In order to eliminate the phantom target error from the system, the transducer design is modified, as illustrated in FIGS. 3 and 4 so that a second reflecting surface is presented to the arriving echo from the target. The second reflecting surface is represented in FIG. 3 as a flange-like ring 6 surrounding the cylindrical transducer 1a. The annular reflecting surface of the ring 6 is parallel to the end face of the transducer and is displaced from the transducer face by a distance W, as illustrated, If the area of the reflecting face of the ring 6 is made approximately equal to the area of the end face of the cylindrical housing and if the distance W is made approximately 1/4 wavelength of the sound signal, the reflection from the ring will combine out-of-phase with the reflection from the transducer face and thereby neutralize the reflection of the received acoustic signal by the transducer, thus eliminating the phantom reflection signal 5 and the corresponding phantom target 3 previously described. This eliminates the phantom target error in the measurement and accomplishes an object of the invention. The exact area of the face of the ring 6 and the best value of distance W may be determined experimentally. The optimum values are those which achieve maximum cancellation of the re-reflected target echo from the transducer face. When the distance W is made approximately equal to 1/4 wavelength of the sound at the frequency of operation, or if W is made an odd multiple of 1/4 wavelength, the reflection from the face of the ring 6 will be out-of out-of-phase with the reflection from the face of the transducer, and will therefore cancel each other.
The illustration in FIGS. 5 and 6 shows another type of transducer construction in which the transducer 7 has an annular sound sensitive face 8 and the reflecting surface 9 is illustrated as the end of a cylinder having an area approximately equal to the area of the annular surface 8 and extending a distance W ahead of the transducer face 8. The cancellation of the transducer reflection is accomplished in the same way that the cancellation was achieved in the illustration of FIGS. 3 and 4.
The elimination of phantom target errors has been described in connection with a transducer that is used as a probe and is mounted in free space away from reflecting surfaces. When the transducer is mounted in the proximity of a reflecting surface such as a wall, the elimination of phantom targets requires the reduction of the acoustic reflection from the wall surface as well as from the transducer surface. For this type of situation, the baffle structures illustrated in FIG. 7 to 10 will be effective in minimizing the reflections from wall surfaces in the proximity of the transducer and thus achieve the desired objective of eliminating phantom target errors in the sound ranging system.
FIGS. 7 and 8 illustrate the construction of a baffle arrangement for mounting the transducer 1b in the vicinity of the wall 10 for reducing the magnitude of the reflection of a pulse of sound which is traveling toward the transducer along its normal axis. The baffle structure 11 has an external conical surface, as illustrated in FIG. 8. The transducer 1b is nested into a recessed cavity in the rear of the conical structure, as illustrated in FIG. 8. A small opening of diameter D exposes only the minimum active area of the transducer surface; therefore the reflections of the acoustic target signals which are received along the normal axis of the transducer will be minimized. The surface surrounding the small exposed area of the transducer is conical in shape, as illustrated in FIG. 8, which serves to reflect most of the arriving target signal away from the axis of the transducer, thereby preventing the return of the reflected acoustic energy back to the target, thus preventing the second acoustic reflection from the target thereby preventing the appearance of a phantom target signal in the output of the transducer.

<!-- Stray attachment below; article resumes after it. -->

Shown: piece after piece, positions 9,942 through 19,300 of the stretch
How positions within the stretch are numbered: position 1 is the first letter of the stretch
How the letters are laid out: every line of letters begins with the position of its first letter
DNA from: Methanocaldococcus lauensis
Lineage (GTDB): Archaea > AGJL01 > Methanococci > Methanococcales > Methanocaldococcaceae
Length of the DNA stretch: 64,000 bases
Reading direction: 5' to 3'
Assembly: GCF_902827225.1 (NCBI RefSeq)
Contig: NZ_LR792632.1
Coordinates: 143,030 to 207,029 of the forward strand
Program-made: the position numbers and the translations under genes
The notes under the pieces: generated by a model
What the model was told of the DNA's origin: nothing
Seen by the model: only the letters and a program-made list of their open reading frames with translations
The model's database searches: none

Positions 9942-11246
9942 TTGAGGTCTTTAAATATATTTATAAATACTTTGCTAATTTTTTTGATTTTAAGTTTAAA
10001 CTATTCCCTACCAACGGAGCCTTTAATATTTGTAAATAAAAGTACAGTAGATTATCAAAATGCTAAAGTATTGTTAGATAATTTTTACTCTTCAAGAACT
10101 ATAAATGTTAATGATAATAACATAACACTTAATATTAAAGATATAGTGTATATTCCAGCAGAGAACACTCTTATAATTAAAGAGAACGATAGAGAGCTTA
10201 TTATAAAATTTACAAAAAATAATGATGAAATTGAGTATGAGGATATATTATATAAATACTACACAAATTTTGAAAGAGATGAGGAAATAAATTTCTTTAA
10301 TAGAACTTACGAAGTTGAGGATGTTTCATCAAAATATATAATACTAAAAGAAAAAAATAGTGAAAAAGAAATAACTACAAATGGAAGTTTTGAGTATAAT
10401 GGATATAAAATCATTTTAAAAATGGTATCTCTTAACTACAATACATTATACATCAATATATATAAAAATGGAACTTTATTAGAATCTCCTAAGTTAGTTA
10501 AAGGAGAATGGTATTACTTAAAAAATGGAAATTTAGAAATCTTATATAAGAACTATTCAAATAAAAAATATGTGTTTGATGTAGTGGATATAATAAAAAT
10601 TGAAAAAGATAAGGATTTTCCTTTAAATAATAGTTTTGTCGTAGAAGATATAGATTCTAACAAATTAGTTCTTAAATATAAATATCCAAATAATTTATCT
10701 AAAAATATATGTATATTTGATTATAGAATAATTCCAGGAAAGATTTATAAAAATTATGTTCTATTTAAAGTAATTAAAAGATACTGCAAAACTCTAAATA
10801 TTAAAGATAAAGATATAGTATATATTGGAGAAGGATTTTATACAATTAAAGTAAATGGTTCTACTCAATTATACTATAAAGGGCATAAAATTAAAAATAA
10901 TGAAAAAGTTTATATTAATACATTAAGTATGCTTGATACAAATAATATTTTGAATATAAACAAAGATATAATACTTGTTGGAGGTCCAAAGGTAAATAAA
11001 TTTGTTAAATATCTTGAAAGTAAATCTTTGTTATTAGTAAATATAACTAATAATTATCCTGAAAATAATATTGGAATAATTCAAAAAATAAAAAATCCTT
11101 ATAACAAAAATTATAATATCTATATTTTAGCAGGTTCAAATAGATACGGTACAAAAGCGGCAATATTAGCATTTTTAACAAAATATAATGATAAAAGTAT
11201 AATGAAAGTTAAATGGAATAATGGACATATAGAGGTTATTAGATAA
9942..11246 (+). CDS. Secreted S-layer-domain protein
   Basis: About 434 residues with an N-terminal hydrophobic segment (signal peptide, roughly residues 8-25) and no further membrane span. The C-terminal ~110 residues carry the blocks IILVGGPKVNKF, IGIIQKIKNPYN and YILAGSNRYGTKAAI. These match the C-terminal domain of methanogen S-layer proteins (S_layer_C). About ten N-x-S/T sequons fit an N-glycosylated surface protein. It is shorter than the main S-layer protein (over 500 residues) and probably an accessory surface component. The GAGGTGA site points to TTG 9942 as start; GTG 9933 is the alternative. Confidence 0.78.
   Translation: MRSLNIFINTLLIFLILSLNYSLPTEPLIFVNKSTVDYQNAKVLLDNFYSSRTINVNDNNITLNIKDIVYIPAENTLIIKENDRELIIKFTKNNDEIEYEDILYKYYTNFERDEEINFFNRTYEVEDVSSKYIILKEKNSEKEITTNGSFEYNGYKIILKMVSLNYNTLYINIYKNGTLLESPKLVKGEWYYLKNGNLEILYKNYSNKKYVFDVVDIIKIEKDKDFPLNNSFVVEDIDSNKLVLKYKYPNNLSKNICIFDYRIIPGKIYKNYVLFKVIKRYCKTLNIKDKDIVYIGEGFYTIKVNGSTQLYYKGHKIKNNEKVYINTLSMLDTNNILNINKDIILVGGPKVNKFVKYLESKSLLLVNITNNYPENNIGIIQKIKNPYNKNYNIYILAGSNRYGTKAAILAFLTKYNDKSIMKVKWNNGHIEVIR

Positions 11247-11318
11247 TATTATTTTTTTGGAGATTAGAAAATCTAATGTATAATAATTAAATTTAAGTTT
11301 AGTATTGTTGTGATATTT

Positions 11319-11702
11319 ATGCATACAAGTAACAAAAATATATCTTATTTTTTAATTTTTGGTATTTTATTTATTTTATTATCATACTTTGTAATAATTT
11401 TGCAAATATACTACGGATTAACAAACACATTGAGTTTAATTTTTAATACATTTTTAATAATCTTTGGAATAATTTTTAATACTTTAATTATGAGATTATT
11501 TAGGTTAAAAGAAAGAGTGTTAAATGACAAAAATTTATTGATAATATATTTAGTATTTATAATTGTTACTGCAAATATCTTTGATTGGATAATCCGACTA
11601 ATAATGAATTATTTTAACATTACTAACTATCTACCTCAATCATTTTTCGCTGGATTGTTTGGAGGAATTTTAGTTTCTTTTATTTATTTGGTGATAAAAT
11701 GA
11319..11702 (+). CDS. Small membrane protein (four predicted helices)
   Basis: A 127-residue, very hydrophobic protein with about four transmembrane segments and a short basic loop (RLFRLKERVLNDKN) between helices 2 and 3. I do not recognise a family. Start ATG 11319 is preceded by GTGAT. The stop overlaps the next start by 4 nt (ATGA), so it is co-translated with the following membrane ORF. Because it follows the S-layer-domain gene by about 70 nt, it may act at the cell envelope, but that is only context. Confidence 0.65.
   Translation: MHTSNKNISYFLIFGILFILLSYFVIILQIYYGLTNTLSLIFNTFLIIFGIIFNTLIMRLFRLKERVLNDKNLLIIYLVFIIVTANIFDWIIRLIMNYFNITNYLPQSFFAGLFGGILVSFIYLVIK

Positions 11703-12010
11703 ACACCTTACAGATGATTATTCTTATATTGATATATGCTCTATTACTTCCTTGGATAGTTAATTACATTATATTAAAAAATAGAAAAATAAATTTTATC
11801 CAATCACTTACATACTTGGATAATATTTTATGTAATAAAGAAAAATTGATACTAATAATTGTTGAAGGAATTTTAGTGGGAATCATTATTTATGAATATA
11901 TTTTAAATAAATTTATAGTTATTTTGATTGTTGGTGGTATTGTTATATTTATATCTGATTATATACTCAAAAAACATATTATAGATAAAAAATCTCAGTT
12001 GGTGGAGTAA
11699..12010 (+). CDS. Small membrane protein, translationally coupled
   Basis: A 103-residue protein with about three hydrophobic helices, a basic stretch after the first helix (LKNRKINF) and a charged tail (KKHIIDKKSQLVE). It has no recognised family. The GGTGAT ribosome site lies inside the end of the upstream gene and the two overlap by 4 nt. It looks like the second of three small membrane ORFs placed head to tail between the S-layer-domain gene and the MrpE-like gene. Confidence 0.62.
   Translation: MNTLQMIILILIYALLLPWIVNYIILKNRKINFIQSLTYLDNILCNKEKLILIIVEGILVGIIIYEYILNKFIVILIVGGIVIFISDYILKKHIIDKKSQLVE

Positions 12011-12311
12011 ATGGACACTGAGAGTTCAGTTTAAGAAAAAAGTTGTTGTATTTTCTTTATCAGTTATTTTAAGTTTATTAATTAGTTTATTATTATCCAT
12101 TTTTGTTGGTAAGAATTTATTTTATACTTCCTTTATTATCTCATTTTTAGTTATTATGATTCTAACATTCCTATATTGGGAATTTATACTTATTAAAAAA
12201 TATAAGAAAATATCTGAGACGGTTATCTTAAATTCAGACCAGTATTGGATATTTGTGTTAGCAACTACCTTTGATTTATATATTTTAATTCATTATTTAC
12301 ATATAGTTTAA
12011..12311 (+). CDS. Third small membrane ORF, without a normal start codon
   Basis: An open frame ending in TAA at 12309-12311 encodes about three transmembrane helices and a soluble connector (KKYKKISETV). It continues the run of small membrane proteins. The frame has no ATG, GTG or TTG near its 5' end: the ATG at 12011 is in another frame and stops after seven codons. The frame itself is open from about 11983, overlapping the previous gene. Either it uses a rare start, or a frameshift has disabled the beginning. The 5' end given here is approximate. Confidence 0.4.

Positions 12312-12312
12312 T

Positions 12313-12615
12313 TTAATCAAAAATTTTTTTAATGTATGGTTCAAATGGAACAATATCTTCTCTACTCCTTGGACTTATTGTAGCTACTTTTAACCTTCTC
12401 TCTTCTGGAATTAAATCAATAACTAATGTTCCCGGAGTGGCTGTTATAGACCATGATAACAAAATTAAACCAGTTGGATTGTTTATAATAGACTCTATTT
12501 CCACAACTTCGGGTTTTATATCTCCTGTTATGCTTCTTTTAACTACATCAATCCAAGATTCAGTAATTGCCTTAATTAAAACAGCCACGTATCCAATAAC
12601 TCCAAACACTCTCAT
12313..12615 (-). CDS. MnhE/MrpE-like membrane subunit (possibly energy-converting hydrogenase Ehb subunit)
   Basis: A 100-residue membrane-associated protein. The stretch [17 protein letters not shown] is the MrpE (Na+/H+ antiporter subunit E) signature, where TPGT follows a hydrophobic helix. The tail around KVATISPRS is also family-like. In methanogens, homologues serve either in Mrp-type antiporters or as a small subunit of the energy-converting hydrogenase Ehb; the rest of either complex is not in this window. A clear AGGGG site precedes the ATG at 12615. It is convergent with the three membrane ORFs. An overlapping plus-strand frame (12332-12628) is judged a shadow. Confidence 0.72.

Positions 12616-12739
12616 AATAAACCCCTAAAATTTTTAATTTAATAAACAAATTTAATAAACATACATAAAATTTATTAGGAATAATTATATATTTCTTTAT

FIGS. 9 and 10 illustrate still another baffle arrangement which is especially suited for mounting an array of transducers near the surface of a reflecting wall and minimizing the reflection of acoustic signals being received from the target along axes perpendicular to the wall surface. The transducers 1c are mounted into recessed cavities in the rear surface of the baffle plate 14 and only the minimum active areas of the transducers are exposed through small openings 12 in the front surface of the baffle plate 14 thus achieving a similar type of mounting for the transducer 1c, as was achieved for the transducer 1b in FIG. 8. The exposed front surface of the baffle plate 14 is provided with a plurality of longitudinal strip surfaces 13 arranged in shingle-like orientation, as illustrated. If the width A of the strip surfaces 13 is made larger than a wavelength at the frequency of operation of the transducer, and if the depth of the step B in the shingle-like surface is made greater than one-half wavelength at the operating frequency, then the sound signals arriving along paths normal to the plane of the array will be reflected along axes inclined to the axis of arrival, and thus will be prevented from returning to the target, thereby eliminating the possibility of a second reflection from the target, thus eliminating the presence of a phantom target signal and accomplishing an object of this invention. I have also found it necessary to make the angle of inclination of the shingle-like strips, as shown by θ equal to or greater than one-half the beam angle of the transducer where the transducer beam angle is the total angle, as represented by the -3 dB points in the directional pattern.
An array structure built by the Applicant in accordance with the teachings of this invention, as illustrated in FIGS. 9 and 10, has been found capable of reducing the amplitude of the phantom target signal to a level approximately 20 dB below the levels of the signal received from the real target. The inventive array structure is now being successfully used in connection with an ultrasonic automatic pin scoring system because it eliminates the phantom target errors that had prevented the ultrasonic automatic scoring system from being commercially accepted prior to the correction of the problem by the teachings of this invention.
While there has been shown and described several specific illustrative embodiments of the present invention, it will, of course, be understood that various modifications and alternative constructions may be made without departing from the true spirit and scope of the invention. Therefore the appended claims are intended to cover all such modifications and alternative constructions as fall within their true spirit and scope.